PITTSBURGH, Oct. 25 /PRNewswire/ -- A class of drugs that has repeatedly failed to obtain approval for the treatment of severe sepsis would achieve markedly higher efficacy under conditions specified by a novel in silico model of inflammation, according to an article in the current edition of Critical Care Medicine.
The computer model was developed by a University of Pittsburgh team encompassing critical care medicine, surgery, mathematics, and physics and is being commercialized by Immunetrics Inc., also of Pittsburgh. The CCM publication is believed to represent the first demonstration of the utility of mathematical models in evaluating clinical trials strategy for anti-sepsis compounds. Sepsis is the leading cause of mortality in U.S. intensive care units.
The article describes a computer-based trial of 1,000 virtual patients with randomized bacterial loads submitted to a neutralizing antibody directed at tumor necrosis factor. Numerous compounds utilizing this approached have failed in Phase III trials despite strong therapeutic rationales and promising animal and early phase human studies.
The in silico trial found that greatest benefit was obtained using low doses of anti-TNF therapy for 48 hours; higher and longer doses resulted in much higher mortality rates. It also demonstrated the degree to which ratios of pro- and anti-inflammatory circulating cytokines, among other biomarkers identified by the model, are likely to improve patient selection over trials using simple, static biomarkers or no biomarkers at all.
In particular, the model identified a subset of 265 virtual patients predicted to respond favorably to treatment, based on a complex panel of time- dependent pro-inflammatory and anti-inflammatory mediators. Of this subset, 233, or 87.2%, were helped by treatment while only two, or 0.2%, were harmed. These results provided significantly improved outcomes over recent human trials in which a single biomarker, IL-6, was used to select candidates for therapy.
"The published results indicate the power of using in silico models to help optimize clinical trial design in complex indications," said Steven Chang, CEO of Immunetrics. "As the paper describes, in silico trial design is a method coming of age."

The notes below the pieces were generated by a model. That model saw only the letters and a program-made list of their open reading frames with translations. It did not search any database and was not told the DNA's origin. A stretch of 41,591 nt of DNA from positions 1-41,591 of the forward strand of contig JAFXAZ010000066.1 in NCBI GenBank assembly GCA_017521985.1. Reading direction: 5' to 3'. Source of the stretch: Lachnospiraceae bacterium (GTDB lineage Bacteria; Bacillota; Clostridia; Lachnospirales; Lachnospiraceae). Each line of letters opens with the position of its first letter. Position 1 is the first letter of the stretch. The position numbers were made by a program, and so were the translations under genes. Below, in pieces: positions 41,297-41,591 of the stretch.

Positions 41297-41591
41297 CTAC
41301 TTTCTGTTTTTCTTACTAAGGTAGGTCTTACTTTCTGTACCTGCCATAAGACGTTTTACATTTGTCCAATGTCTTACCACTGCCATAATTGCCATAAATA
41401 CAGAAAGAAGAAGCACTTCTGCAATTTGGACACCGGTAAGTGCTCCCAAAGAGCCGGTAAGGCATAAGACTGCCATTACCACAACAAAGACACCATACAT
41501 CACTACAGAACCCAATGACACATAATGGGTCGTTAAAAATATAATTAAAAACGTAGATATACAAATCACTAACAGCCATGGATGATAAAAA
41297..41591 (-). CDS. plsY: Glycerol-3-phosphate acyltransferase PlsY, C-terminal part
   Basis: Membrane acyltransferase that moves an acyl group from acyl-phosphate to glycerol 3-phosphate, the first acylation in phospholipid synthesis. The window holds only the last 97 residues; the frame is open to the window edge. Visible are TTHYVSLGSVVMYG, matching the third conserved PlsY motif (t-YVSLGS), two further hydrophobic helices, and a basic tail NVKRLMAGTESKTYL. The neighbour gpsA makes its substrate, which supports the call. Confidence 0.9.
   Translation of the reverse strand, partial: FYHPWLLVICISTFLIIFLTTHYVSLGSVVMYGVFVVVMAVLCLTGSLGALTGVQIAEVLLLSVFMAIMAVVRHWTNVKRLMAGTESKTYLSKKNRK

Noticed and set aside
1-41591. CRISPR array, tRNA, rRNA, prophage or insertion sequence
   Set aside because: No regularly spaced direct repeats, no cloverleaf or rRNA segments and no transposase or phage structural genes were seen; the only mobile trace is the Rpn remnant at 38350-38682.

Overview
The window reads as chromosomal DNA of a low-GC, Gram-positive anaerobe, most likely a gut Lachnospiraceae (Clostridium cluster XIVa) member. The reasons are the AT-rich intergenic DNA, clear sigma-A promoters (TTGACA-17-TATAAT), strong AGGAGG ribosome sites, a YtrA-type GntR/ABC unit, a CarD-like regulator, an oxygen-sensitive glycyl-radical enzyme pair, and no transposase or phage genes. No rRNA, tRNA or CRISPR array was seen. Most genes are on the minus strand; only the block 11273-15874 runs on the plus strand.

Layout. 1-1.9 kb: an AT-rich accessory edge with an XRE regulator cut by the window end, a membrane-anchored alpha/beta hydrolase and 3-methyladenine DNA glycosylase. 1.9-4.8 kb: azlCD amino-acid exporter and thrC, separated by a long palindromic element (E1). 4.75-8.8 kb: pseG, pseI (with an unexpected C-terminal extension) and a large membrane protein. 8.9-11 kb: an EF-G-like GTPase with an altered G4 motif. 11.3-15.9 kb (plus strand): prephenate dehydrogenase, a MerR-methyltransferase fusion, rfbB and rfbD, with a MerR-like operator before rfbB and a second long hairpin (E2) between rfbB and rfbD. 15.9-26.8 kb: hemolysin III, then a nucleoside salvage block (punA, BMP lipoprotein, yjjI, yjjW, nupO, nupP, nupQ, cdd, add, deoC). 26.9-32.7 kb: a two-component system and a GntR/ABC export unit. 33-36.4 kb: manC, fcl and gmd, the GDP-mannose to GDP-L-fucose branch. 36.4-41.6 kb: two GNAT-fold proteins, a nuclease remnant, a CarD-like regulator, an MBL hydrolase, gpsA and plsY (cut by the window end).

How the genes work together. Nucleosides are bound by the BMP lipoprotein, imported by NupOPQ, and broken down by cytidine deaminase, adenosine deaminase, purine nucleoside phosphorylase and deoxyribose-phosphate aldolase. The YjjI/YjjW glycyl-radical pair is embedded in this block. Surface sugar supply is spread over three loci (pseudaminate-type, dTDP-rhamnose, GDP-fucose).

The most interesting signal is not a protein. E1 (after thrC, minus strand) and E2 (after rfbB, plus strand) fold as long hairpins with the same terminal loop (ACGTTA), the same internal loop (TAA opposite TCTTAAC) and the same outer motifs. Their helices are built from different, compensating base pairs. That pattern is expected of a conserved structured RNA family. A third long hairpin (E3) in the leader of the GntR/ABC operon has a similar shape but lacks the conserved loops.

Notably, the U.S. Food and Drug Administration has stated that computer- based predictive models are "urgently needed to improve predictability and efficiency along the critical path from laboratory concept to commercial product."
In addition to holding an exclusive license to the model described in the CCM paper, Immunetrics is collaborating in the development of enrichments to the model. For example, more recent versions of the model encompass key adaptive elements of the immune response as well as a more comprehensive coagulation cascade. The company has also developed proprietary fitting and other optimization technologies that dramatically accelerate the model development process. The current version of the company's modeling platform and clinical trials simulation engine for inflammation indications is available for licensing.
The CCM paper was authored by Gilles Clermont M.D. of the University of Pittsburgh Department of Critical Care Medicine; John Bartels of Immunetrics; Rukmini Kumar of the University of Pittsburgh Physics Department; Greg Constantine of the university's Department of Mathematics; Yoram Vodovotz of the university's Department of Surgery; and Carson Chow of the university's Department of Mathematics. Drs. Clermont, Vodovotz and Chow are co-founders of and consultants to Immunetrics, Inc.
About Immunetrics Inc.
Immunetrics is a Pittsburgh-based biosimulation company providing a platform to model complex biological systems. Immunetrics possesses the first known comprehensive model of the acute inflammatory response, which is now enhanced with key elements of the adaptive immune system and coagulation cascade. With this model, Immunetrics can help drug companies prioritize and design preclinical and clinical programs for new therapies. Immunetrics was founded by LaunchCyte LLC and has been funded by Innovation Works, the University of Pittsburgh Medical Center, the University of Pittsburgh, the Pittsburgh Life Sciences Greenhouse, and individual investors.